On Thursday, July 1st, Turkey officially withdrew from the Istanbul Convention, an international treaty created to protect women from violence. Following the announcement, thousands of individuals across multiple cities in Turkey protested the country’s exit. More than 1,000 people, most of whom were women, gathered to march and spoke out against the divisive decision within Istanbul. Their presence was met with Turkish police who blockaded the protesters and fired tear gas into the crowd. The government’s concerns over the treaty’s contents had fueled its abandonment; both protections against discrimination based on sexual orientation and the perception that the accord threatened traditional familial structures led to its retraction. President Erdoğan of Turkey denied that women would be further endangered by the change and announced that local laws, reviews, and data collection would replace the international commitment.
Many organizations and governments have condemned the departure as a step backwards in the protection of women. Agnès Callamard, the Secretary-General for Amnesty International, issued a statement: “The withdrawal sends a reckless and dangerous message to perpetrators who abuse, maim and kill: that they can carry on doing so with impunity.” There is a high risk that the government’s reversal will lead to deadly consequences for those it says it desires to protect.
Turkey’s withdrawal from the Istanbul Convention demonstrates a perilous shift in the nation’s progress towards protecting those who suffer disproportionately in the current environment. Even with the internal action promised by President Erdoğan, a lack of accountability from the international community threatens the safety of women in the region. According to the UN Global Database on Violence Against Women, 38% of women in Turkey have experienced physical violence at least once in their life. The alternative measures offered by the government do not provide adequate support or protection for these women and instead pave a path conducive to further violence. Combining superficial restrictions and the societal implication of leaving the treaty can encourage brutality, leading the country further away from social peace.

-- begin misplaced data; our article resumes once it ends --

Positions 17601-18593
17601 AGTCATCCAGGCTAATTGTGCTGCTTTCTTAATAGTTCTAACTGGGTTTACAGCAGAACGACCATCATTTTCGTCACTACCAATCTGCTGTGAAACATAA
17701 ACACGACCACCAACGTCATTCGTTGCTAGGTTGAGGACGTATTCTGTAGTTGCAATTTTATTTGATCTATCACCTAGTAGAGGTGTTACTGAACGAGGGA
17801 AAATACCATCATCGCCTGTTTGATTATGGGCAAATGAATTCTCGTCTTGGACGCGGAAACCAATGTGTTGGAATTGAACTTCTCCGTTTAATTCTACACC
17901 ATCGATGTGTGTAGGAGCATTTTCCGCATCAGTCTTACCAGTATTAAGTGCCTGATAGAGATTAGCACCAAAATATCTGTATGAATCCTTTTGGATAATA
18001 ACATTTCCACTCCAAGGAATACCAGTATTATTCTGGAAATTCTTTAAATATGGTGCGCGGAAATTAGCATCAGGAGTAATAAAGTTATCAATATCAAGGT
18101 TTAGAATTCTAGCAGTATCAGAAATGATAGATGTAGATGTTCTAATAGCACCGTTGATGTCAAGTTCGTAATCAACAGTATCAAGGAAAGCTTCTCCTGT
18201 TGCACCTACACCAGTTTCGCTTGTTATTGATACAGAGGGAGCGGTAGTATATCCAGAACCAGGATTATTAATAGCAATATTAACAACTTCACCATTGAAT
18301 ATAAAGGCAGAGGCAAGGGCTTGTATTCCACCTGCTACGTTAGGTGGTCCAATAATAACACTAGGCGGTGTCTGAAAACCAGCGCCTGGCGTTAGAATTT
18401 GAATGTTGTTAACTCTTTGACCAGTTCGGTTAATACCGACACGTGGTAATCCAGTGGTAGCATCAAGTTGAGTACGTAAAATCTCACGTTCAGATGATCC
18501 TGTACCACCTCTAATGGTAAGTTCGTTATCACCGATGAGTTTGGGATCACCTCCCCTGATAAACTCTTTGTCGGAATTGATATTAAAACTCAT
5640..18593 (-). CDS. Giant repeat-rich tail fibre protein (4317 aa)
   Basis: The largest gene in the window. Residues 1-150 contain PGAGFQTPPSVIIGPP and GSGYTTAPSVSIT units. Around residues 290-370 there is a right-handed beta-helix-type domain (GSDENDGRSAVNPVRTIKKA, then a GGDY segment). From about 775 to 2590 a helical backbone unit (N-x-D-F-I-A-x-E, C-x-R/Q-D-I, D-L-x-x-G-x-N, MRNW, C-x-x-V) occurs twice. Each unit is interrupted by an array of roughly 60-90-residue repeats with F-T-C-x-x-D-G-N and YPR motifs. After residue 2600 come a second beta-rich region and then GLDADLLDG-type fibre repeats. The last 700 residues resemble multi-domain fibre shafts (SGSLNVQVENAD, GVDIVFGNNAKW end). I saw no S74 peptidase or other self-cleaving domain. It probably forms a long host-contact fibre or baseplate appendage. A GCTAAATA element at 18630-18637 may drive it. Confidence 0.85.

The Istanbul Convention, promoted by the Council of Europe and signed in 2011, attempted to offer women protection from the normative violence they face regularly. Participating governments were required to prosecute crimes targeted towards gender, including forced marriages and domestic violence. According to the We Will Stop Femicide Platform, so far in 2021, 189 women have been murdered in Turkey; in 2020, that number was 409. Additionally, data from Turkey’s National Research on Violence against Women shows that 3 out of 10 Turkish women are married before turning 18, and about 50% of those women are subjected to physical violence. These numbers exemplify the lack of regulatory protections needed for women’s well-being in the region.
To provide safety and security for women in Turkey, the Turkish government must be firm in its support for laws and actions that offer effective, lasting protection. The women that have protested and demonstrated their anger over the withdrawal from the Istanbul Convention indicate how serious and dangerous nonaction is. Establishing a constructive solution requires policies that promote peace and nonviolence. The treaty itself provided legal and emotional protection; without it, the aggression that threatens Turkish women can flourish farther than it already has. Furthermore, confronting these women activists with more violence, police and impunity, only exasperates the issue. For the security of these members of society, laws of the same magnitude as the Istanbul Convention are necessary and demonstrate a clear commitment to solving the problem. The government of Turkey must make meaningful steps towards women’s safety in their country, and that involves legislation of both accountability and recognition.
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